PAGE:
- After the dough has doubled in size, punch it down and divide it into 4 equal size balls. Place these on a sheet pan and return to the oven to rise again while you make the filling, approximately 40 to 60 minutes.
- In a large sauté pan over medium-high heat, warm the olive oil. Add the onions and sauté until just starting to wilt, stirring often, approximately 5 minutes.
- Stir in the cumin, za’atar, coriander, cayenne, salt, and pepper. Sauté until very aromatic. Add the cilantro and set aside to cool.
Assembly & Baking
- While the filling is cooling, lightly flour your work surface and roll each ball of dough into 8-inch discs.
- Preheat the oven to 400°F.
- Spread 1/2 of the cooled filling on one disc and 1/2 on another, leaving about a 1-inch perimeter free of filling.
- Wet the edges of each pizza with a little water.
- Place the other 2 dough rounds on top of the filling and press the edges to form a tight seal. You can use the tines of a fork to do this. Roll the filled pizzas again so they are flat and about 12-inches in diameter.
- Sprinkle a clean baking sheet or pizza stone with a little cornmeal. Place a pizza on the sheet pan and transfer it to the preheated oven. Bake for 20 to 25 minutes until the crust is golden brown and a little crispy.
- Remove from the oven and brush the pizza with extra virgin olive oil.
- Slice and serve while warm. Bake the other pizza the same way while enjoying the first one.
Notes & Tips
- This recipe is ideal for the arid climate of Northern Africa. If the humidity is high in your kitchen, it is best to allow the dough to rise in a dry space. That is why I use my oven that is turned off with the door closed. You can also put it in a microwave or place it on top of your refrigerator which is generally a little warm.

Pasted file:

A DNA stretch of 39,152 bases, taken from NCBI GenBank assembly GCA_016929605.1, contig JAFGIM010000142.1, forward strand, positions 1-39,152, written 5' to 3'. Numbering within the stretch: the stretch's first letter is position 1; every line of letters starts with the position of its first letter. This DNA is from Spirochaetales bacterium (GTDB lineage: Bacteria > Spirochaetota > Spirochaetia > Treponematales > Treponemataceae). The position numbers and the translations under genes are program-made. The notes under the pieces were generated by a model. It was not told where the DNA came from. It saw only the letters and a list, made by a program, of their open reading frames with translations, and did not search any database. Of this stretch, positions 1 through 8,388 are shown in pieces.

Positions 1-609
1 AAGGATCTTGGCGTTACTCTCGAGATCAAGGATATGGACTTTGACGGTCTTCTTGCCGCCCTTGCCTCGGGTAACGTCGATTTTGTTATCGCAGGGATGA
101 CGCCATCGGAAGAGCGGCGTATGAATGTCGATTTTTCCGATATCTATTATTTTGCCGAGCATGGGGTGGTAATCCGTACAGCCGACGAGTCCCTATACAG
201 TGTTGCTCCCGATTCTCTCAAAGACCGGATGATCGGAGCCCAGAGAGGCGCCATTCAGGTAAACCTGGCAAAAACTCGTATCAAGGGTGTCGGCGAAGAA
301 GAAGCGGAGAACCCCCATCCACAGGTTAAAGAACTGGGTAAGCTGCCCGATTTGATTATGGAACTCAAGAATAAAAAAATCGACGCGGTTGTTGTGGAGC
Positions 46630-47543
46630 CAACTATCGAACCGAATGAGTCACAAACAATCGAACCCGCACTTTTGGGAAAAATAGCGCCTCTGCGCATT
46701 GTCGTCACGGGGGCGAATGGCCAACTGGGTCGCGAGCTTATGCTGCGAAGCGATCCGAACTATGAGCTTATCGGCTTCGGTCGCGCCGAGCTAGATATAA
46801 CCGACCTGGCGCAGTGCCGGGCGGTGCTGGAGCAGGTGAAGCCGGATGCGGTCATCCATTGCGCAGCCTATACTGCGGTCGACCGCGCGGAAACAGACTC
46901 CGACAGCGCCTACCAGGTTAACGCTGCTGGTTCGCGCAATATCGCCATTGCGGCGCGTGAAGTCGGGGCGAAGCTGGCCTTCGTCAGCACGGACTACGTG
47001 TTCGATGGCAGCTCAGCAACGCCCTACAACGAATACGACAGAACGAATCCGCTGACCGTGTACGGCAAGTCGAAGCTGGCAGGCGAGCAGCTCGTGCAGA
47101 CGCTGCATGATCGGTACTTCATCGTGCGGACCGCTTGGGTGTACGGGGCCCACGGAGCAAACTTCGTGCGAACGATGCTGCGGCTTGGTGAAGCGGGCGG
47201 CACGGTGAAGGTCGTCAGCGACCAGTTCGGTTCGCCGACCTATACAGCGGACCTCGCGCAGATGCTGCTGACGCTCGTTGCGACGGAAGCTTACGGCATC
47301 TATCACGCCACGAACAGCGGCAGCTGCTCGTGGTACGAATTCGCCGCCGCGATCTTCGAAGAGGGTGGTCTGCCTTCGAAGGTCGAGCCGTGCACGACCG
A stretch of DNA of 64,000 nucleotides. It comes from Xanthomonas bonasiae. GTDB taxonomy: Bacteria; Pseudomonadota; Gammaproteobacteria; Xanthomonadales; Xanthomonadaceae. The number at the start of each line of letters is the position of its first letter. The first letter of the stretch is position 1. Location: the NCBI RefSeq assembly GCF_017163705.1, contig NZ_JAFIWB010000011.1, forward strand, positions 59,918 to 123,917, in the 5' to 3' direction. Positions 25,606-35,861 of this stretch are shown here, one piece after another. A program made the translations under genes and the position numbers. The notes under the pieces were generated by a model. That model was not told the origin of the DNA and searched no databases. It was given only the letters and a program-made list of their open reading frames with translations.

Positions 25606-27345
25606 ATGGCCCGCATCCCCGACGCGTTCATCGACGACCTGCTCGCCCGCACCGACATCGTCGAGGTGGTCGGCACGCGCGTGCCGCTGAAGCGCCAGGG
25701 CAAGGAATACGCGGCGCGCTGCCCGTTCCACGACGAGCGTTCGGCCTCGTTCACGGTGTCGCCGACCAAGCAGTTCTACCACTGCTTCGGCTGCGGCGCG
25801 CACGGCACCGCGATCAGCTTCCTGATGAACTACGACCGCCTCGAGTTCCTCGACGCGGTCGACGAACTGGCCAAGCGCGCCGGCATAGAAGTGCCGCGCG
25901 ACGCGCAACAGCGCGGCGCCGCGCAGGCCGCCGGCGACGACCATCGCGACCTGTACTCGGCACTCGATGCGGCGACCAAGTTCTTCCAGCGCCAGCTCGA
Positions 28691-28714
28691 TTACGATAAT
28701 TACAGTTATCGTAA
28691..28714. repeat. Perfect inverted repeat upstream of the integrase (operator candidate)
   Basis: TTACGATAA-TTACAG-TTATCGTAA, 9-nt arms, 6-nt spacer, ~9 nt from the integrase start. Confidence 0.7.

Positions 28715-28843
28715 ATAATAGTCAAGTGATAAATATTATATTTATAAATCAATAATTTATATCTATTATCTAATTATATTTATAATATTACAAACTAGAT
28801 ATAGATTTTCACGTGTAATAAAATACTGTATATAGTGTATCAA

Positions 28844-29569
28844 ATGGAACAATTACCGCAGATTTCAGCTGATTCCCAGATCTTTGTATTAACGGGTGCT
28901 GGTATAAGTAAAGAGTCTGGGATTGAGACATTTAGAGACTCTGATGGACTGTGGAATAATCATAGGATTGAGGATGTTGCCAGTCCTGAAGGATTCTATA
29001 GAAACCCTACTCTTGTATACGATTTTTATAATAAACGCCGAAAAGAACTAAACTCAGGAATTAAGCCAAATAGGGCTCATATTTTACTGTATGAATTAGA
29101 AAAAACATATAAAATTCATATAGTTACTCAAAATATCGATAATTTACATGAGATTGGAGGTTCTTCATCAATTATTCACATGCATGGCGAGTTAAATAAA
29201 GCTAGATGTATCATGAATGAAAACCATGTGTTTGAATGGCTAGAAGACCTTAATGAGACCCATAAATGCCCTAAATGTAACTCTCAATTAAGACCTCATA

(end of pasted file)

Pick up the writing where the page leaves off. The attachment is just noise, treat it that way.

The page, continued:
Substitutions & Shortcuts
Gluten-free Flour: I make a lot of gluten-free breads and baked goods. I have been experimenting with the best gluten-free flours for yeast-risen breads and doughs. The best I have found are cassava and buckwheat. Cassava will rise a little, but it is very crumbly. Buckwheat rises nicely, but it is sticky. I find that combining the two and sometimes adding almond flour works pretty well for making pizza. It takes some trial and error to work with the texture, but it is worth a shot if you are gluten intolerant.
Aromatics and Herbs: Yellow, white, or red onions are all fine for the filling. I find that using a large shallot in place of one of the onions really adds a lot of flavor. Not everyone loves the taste of fresh cilantro. If you are that person, flat-leaf parsley is a good substitute.
Seasonings: You can certainly change up the herbs and spices in this recipe. Some medfouna recipes call for ras al hanout, a lively spice blend that is native to Northern Africa. Za’atar is a spice blend with thyme, sesame seeds, and sumac. I use this in so many dishes because it is herbal, nutty, and lemony in flavor. I think it really enhances the pizza. If you don’t have this, use dried thyme leaves.
Pizza Dough: If you aren’t in the mood to make your own dough, by all means, use a premade dough from your local market or bakery. This will save 2 hours. I would probably do this if I lived in an area of high altitude.